Privacy Preserving Data Mining on Vertically Partitioned Data
Jaideep Vaidya - Purdue University
Jan 14, 2004
AbstractPrivacy and security concerns can prevent sharing of data, derailing data mining
projects. Distributed knowledge discovery, if done correctly, can alleviate
this problem. The problem lies not so much with the results of data mining, but
rather with the process of data mining. Current data mining algorithms require
some form of access to all of the data, which in and of itself provides
oppurtunity for misuse.
The key is to obtain valid results, while providing guarantees on the
(non)disclosure of data. We focus on situations where different sites contain
different attributes for a common set of entities. We present solutions for
doing data mining in such scenarios. Related work in cryptography provides a
strong theoretical foundation for secure computation. Cryptographic approaches
to preserving privacy enable formal guarantees for privacy preservation.
This talk provides a brief introduction to the area as well as a brief synopsis
of solutions for several data mining algorithms. We present an efficient
protocol for securely determining the size of set intersection, and show how
this can be used to perform decision tree classification where multiple parties
have different (and private) information about the same set of individuals. We
also present a privacy-preserving method for k-means clustering. Each site
learns the cluster of each entity, but learns nothing about the attributes at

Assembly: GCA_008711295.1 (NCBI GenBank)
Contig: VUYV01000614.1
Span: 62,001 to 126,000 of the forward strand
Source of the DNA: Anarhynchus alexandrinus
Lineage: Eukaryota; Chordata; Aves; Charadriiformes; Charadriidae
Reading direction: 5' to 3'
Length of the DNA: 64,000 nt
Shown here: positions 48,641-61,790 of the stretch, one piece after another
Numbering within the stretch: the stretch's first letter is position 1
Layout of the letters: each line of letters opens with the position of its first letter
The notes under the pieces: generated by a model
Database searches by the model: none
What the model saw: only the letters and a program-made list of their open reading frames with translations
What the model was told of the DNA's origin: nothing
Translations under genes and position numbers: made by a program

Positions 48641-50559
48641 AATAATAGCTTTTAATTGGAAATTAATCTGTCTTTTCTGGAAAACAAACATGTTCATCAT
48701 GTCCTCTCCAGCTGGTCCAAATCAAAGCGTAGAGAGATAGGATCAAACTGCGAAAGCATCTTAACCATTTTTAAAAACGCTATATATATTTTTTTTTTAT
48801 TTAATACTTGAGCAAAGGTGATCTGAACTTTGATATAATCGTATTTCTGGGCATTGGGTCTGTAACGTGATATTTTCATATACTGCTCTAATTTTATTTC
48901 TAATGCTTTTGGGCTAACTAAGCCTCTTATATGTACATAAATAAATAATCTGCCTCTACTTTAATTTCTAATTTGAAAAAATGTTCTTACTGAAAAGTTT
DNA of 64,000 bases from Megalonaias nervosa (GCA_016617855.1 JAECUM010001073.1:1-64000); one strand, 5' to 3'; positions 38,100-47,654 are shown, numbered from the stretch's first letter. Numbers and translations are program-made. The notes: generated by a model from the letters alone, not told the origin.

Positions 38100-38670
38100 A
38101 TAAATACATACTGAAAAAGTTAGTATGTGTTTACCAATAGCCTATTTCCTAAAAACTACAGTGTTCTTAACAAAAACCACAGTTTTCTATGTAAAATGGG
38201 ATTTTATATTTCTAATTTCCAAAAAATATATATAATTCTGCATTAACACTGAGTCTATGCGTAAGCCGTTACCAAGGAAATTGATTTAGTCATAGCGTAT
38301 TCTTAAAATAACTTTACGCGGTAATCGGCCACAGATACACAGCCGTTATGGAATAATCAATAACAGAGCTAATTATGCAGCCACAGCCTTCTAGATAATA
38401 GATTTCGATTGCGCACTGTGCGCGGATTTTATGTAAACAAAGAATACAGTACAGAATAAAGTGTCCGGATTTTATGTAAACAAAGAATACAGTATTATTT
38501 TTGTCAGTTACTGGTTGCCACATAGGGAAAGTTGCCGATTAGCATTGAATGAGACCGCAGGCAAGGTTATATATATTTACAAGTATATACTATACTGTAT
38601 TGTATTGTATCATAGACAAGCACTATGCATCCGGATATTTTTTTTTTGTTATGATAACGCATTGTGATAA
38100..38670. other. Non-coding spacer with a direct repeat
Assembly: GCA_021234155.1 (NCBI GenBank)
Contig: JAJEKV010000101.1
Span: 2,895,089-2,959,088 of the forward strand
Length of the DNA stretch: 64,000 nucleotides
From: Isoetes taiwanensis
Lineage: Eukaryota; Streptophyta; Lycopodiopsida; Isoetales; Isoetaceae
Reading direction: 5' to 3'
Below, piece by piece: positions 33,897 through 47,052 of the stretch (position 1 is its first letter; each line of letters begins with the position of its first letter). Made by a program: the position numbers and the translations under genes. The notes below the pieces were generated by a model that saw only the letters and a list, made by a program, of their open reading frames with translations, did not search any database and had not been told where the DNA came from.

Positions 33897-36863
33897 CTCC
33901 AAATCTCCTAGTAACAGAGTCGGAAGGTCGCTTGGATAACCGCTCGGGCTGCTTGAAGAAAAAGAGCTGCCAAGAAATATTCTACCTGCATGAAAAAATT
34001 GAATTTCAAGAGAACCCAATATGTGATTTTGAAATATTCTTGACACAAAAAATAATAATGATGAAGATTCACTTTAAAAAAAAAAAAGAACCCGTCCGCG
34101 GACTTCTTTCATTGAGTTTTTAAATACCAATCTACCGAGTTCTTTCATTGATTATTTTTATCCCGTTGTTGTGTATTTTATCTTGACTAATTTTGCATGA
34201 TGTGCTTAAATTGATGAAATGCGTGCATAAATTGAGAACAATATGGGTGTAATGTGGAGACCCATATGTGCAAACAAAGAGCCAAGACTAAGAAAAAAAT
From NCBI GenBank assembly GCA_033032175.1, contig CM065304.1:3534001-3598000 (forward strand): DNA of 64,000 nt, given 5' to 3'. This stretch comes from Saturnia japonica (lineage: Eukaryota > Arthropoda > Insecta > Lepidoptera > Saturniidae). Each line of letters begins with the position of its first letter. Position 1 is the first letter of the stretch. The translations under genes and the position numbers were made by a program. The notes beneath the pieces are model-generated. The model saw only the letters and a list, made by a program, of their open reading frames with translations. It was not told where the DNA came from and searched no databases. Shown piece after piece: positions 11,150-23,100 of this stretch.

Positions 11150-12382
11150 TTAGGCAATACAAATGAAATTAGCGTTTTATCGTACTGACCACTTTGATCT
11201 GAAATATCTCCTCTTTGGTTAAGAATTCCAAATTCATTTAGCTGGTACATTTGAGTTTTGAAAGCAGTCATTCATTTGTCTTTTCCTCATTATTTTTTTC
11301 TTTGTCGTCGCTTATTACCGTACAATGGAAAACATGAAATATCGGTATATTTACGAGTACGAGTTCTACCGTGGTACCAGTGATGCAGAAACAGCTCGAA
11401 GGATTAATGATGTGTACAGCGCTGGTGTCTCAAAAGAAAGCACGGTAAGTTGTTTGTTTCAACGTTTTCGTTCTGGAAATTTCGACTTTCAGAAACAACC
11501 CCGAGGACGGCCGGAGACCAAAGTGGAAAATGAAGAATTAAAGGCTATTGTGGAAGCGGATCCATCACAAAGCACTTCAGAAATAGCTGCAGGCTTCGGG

other sites. This work was presented at KDD '03 where it received the honorable
mention award for the best research paper.
About the SpeakerJaideep Vaidya is a Ph.D. candidate working with Prof. Chris Clifton in the
Department of Computer Sciences at Purdue University. He received his B.E.
degree in Computer Engineering from the University of Mumbai, India in 1999 and
his M.S. degree from Purdue in 2001. His research interests lie at the
confluence of privacy, security and data mining.
The views, opinions and assumptions expressed in these videos are those of the presenter and do not necessarily reflect the official policy or position of CERIAS or Purdue University. All content included in these videos, are the property of Purdue University, the presenter and/or the presenter’s organization, and protected by U.S. and international copyright laws. The collection, arrangement and assembly of all content in these videos and on the hosting website exclusive property of Purdue University. You may not copy, reproduce, distribute, publish, display, perform, modify, create derivative works, transmit, or in any other way exploit any part of copyrighted material without permission from CERIAS, Purdue University.